Ralph Vaughan Williams - Symphony Number Five
Ralph Vaughan Williams, descended from the famous Wedgwood and Darwin families,
was born at Down Ampney, Gloucestershire in 1872. In 1890 he entered the Royal
College of Music, and in 1892 he entered Trinity College, Cambridge. One of the
greatest of the British composers, a prolific writer of music, folksong
collector, and champion of British cultural heritage, he died aged 85 in 1958.
His ashes are interred in Westminster Abbey alongside the nation's greatest
artists and poets.
Symphony No. 5 in D
The symphony contains a lot of material from RVW's then unfinished opera, The
Pilgrim's Progress. When he began the Fifth Symphony, RVW thought he may never
finish the opera, and didn't want to waste any good ideas. The symphony does not
have a programme, it is absolute music. It is in four movements: a "Preludio"
first movement, a Scherzo, a "Romanza" slow movement, and a "Passacaglia"
First Movement : Preludio
From the very beginning, RVW puts the key signature of this movement into doubt.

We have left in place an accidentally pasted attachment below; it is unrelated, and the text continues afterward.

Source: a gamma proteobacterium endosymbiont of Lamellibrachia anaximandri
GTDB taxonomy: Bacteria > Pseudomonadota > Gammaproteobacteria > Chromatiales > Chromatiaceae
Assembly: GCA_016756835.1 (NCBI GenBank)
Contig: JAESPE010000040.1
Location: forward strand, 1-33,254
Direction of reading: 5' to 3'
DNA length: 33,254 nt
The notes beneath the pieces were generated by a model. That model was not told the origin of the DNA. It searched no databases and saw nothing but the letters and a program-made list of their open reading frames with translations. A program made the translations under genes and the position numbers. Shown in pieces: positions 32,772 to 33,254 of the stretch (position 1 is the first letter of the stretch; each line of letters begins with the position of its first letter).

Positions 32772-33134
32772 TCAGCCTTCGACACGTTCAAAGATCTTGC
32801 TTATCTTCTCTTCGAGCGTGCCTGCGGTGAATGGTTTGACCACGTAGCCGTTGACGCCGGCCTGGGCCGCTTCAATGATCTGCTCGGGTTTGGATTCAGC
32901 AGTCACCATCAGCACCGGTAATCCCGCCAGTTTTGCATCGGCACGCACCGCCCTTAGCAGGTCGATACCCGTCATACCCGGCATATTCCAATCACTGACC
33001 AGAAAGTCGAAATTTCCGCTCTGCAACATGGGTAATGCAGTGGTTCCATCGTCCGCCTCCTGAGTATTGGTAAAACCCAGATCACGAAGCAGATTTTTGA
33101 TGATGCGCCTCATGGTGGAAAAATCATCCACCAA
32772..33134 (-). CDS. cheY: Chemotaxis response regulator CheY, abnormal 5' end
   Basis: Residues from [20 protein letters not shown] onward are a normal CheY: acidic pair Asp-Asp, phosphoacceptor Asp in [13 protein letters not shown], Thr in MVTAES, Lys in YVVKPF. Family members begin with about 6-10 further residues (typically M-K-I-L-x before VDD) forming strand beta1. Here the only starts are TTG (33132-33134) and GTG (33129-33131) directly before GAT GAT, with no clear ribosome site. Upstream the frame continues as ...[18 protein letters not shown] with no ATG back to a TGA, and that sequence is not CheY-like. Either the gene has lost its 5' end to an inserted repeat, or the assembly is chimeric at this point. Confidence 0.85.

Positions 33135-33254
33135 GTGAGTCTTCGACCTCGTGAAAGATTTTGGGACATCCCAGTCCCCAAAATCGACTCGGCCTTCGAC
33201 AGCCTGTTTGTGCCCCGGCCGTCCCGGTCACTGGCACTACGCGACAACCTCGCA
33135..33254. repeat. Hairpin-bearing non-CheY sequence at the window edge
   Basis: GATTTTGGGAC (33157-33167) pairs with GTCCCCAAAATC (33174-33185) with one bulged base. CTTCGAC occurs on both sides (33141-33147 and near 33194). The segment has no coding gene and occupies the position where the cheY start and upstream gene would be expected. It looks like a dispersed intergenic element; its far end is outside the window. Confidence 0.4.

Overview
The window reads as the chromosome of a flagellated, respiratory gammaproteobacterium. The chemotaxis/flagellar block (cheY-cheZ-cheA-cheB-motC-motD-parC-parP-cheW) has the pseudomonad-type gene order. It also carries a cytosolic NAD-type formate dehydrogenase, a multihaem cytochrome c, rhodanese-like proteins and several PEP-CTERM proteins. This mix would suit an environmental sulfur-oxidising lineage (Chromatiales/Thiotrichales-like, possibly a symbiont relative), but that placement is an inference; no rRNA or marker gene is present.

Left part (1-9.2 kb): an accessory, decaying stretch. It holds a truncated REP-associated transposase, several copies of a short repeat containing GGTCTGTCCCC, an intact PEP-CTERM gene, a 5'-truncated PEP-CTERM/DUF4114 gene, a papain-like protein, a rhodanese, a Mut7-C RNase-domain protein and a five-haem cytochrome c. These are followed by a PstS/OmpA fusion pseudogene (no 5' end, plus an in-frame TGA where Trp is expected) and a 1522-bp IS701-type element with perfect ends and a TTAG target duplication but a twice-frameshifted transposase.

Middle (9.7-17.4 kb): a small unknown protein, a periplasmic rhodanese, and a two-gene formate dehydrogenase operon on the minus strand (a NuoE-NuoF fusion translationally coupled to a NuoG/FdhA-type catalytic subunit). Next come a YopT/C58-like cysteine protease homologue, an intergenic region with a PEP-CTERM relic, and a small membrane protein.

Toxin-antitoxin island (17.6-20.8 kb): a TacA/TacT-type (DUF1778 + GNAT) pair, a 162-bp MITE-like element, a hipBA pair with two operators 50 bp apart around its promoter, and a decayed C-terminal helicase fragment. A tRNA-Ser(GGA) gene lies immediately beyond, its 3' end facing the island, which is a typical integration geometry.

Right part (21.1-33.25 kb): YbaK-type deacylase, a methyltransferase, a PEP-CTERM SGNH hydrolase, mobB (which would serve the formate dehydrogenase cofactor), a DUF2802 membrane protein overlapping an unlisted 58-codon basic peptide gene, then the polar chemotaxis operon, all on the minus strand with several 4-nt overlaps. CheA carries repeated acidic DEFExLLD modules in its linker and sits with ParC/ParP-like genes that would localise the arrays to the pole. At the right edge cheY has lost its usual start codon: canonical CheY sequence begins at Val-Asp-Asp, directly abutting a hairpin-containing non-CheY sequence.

The movement opens with a horn call in D, set against a firm base (or bass?) of
octave C's. Could it be that in the great traditions of British musical
'amateurism', RVW got his transposition wrong? Or is this a deliberate feature
of the music, intended to blur the tonality? Musicologists prefer the latter
explanation. This is by no means an unusual feature of his music, when he was
asked what the 4th symphony was about, RVW replied "It is about F-minor",
alluding to his sometimes hazy tonalities, often augmented by his use of modal,
mainly pentatonic melodies, which, with no leading note, often help to 'fudge'
the tonality. Apart from the horn call, the brass is seldom used, and the
texture is light and airy. The first violins then enter, high on the E string,
doubled at the octave below by the seconds in an introduction, before their main